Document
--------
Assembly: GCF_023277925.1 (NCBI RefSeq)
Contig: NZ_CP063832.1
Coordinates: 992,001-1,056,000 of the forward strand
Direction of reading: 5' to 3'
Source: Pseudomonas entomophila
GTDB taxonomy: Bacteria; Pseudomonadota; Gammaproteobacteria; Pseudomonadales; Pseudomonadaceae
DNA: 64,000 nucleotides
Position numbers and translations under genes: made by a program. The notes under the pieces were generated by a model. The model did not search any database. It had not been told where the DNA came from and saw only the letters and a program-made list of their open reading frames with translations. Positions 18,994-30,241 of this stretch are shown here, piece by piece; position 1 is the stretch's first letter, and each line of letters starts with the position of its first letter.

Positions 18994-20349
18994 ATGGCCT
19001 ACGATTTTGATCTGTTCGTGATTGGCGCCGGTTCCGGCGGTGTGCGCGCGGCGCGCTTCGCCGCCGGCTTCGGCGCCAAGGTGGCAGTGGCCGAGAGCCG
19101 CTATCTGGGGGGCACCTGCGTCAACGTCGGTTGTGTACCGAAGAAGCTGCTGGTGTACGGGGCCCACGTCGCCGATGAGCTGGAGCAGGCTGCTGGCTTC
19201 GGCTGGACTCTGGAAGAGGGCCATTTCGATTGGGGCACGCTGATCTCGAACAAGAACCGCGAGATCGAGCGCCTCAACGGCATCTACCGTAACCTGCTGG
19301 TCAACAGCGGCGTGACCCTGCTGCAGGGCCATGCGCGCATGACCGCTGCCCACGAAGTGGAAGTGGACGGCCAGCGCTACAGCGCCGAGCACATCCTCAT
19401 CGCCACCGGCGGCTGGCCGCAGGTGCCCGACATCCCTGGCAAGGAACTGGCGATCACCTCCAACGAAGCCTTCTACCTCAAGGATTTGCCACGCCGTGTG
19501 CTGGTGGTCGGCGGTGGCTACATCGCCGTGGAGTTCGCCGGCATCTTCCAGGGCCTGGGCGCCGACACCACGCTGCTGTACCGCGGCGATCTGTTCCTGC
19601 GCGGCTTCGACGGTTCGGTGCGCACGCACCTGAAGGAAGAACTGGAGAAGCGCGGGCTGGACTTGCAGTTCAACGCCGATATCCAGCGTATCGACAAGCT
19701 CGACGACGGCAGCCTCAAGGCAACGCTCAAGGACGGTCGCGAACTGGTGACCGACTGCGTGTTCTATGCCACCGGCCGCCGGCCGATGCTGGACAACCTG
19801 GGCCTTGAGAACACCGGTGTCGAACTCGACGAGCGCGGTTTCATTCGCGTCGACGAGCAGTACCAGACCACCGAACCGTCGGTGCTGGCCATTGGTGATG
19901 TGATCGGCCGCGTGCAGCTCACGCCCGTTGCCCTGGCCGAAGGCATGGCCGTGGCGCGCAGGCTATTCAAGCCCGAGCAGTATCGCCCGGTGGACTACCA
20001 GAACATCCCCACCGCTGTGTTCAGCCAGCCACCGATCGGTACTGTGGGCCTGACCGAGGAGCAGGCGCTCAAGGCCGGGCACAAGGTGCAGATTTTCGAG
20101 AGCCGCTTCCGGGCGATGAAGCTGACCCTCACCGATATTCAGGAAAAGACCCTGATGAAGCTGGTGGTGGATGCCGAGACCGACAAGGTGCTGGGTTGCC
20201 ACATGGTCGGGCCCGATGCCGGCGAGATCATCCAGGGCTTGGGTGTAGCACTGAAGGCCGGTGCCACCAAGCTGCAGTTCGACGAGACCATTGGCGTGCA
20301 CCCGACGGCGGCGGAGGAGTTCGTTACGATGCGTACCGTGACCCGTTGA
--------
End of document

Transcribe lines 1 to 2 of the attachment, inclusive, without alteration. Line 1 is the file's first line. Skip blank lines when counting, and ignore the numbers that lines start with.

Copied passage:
Assembly: GCF_023277925.1 (NCBI RefSeq)
Contig: NZ_CP063832.1